Being a WAHM Vs. Working In Corporate
Let’s face it, being a mom is tough. Oprah called it the toughest job in the world, and with good reason (I don’t know what those guys on the deadliest catch are complaining about). Any mother is faced with choices that demand careful coercion in order to best fit motherhood into your life. A common question cropped up these days is how viable an option being a WAHM really is compared to working in the corporate setting.
In today’s technological wonderland being a WAHM has never been breezier. The biggest challenge is finding the type of work that fits you and someone willing to pay for it. Once that’s all sorted out, however, having the luxury of setting your own schedule can make being a mom remarkably less stressful, especially for those of us with very young children who require constant attention. Studies show that time spent with infants during the first few developing years is crucial towards building healthy familial relations, as well as allowing for an easier time for unforeseen events like doctor appointments.
Being a WAHM can also be tough, though (the phrase WAHM-bam-thank-you-ma’am comes to mind…). It also means being your own boss, however, and setting your own deadlines. In the chaotic world of childrearing it’s very easy for some work to be put on the backburner and eventually get lost in the fray. It also means you may not have a steady source of income like you would in a corporate job, depending on your particular vocation.
A corporate job has many advantages and disadvantages, as well. Maternity leave is a godsend for mothers-to-be and helps ease one into the roles of both motherhood and functioning employee. The steady pay check can also mean one less thing to worry about during a hectic and stress inducing time. Having workplace support can also be invaluable, and if your job is cathartic or stress relieving in any way then having something stable in your life is a definite plus.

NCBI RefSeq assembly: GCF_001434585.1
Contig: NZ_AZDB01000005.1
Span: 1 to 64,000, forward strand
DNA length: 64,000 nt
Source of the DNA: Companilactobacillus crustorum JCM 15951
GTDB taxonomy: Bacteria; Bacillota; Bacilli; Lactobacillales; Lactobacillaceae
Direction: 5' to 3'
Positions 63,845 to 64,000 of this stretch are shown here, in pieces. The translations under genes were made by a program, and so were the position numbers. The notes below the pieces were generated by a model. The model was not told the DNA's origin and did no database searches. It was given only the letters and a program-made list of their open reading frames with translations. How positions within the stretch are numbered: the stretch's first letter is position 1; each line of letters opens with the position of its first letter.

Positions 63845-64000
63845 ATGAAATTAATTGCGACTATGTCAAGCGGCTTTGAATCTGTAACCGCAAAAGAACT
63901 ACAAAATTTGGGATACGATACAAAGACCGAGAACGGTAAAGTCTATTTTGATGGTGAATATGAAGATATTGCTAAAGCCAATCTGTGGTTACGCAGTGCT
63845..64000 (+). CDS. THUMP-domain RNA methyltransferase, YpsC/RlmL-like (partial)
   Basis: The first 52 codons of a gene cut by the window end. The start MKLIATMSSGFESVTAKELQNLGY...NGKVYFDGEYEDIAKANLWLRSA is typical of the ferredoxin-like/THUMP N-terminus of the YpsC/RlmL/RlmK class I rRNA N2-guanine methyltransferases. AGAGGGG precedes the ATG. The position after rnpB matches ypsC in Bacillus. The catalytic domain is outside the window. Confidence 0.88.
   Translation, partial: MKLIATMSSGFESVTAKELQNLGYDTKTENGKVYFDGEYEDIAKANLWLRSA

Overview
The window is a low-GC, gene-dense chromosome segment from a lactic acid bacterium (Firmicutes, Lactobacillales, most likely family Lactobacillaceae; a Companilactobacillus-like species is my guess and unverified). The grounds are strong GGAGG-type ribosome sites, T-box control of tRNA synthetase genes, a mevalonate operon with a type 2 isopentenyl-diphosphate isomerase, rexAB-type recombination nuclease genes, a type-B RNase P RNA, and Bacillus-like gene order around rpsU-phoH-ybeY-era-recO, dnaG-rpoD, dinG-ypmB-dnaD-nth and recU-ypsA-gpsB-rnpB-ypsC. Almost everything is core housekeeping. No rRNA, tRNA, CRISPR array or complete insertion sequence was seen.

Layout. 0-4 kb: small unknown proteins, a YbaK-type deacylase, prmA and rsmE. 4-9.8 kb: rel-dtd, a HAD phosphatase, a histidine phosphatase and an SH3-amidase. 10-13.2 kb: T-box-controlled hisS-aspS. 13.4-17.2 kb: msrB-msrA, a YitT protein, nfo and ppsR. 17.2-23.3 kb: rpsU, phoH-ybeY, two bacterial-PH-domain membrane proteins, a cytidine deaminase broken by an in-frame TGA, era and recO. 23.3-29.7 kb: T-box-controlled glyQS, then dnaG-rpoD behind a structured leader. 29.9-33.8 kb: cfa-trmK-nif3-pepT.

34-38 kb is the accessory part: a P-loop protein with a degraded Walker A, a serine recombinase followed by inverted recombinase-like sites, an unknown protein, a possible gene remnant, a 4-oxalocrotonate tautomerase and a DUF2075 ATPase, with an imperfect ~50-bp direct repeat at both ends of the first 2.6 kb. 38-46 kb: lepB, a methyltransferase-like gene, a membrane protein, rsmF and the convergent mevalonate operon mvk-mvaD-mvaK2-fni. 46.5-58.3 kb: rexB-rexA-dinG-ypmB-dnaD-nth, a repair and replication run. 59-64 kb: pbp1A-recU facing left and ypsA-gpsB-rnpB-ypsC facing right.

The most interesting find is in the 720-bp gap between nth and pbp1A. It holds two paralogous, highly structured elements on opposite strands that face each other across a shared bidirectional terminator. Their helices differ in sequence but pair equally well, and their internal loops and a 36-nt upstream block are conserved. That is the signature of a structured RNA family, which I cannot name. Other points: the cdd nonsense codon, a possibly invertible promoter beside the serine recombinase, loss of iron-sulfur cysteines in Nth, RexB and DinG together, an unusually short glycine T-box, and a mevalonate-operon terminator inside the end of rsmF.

It will also means corporate hours that will take up most of your day. It will mean seeing your children a lot less than you’d like, and potentially having to hire a nanny or enrolling in day care, which certainly adds up. In addition to that there’s the additional impact of constant transportation, and fitting in the daily to-dos into an already packed schedule. Going shopping on your way home from putting in your 8 hours can just be frustrating, followed by cooking and cleaning. It certainly attributes to a very different experience and is a leading cause of what I have lovingly termed “the grumps,” which tends to begin a downward spiral of feeling over worked and under appreciated until the inevitable snap. And the snap does come.
As with most decisions when it comes to raising children there is no clear choice in the matter. Each offers pros and cons that may very well fit into your lifestyle or parenting style more easily than the other. For most the transition from stay-at-home-mom to work-at-home-mom might be the easiest to settle into. While the career woman might be more comfortable keeping up with her daily corporate life and, with a little bit of management experience under her belt, have little issue delegating the requirements of parenting. There’s a role out there to fit every kind of mom! And no one knows better than you.
Jennifer Kardish writes for BluWiki where you can find Gameworks Coupons and Old Spaghetti Factory Coupons.
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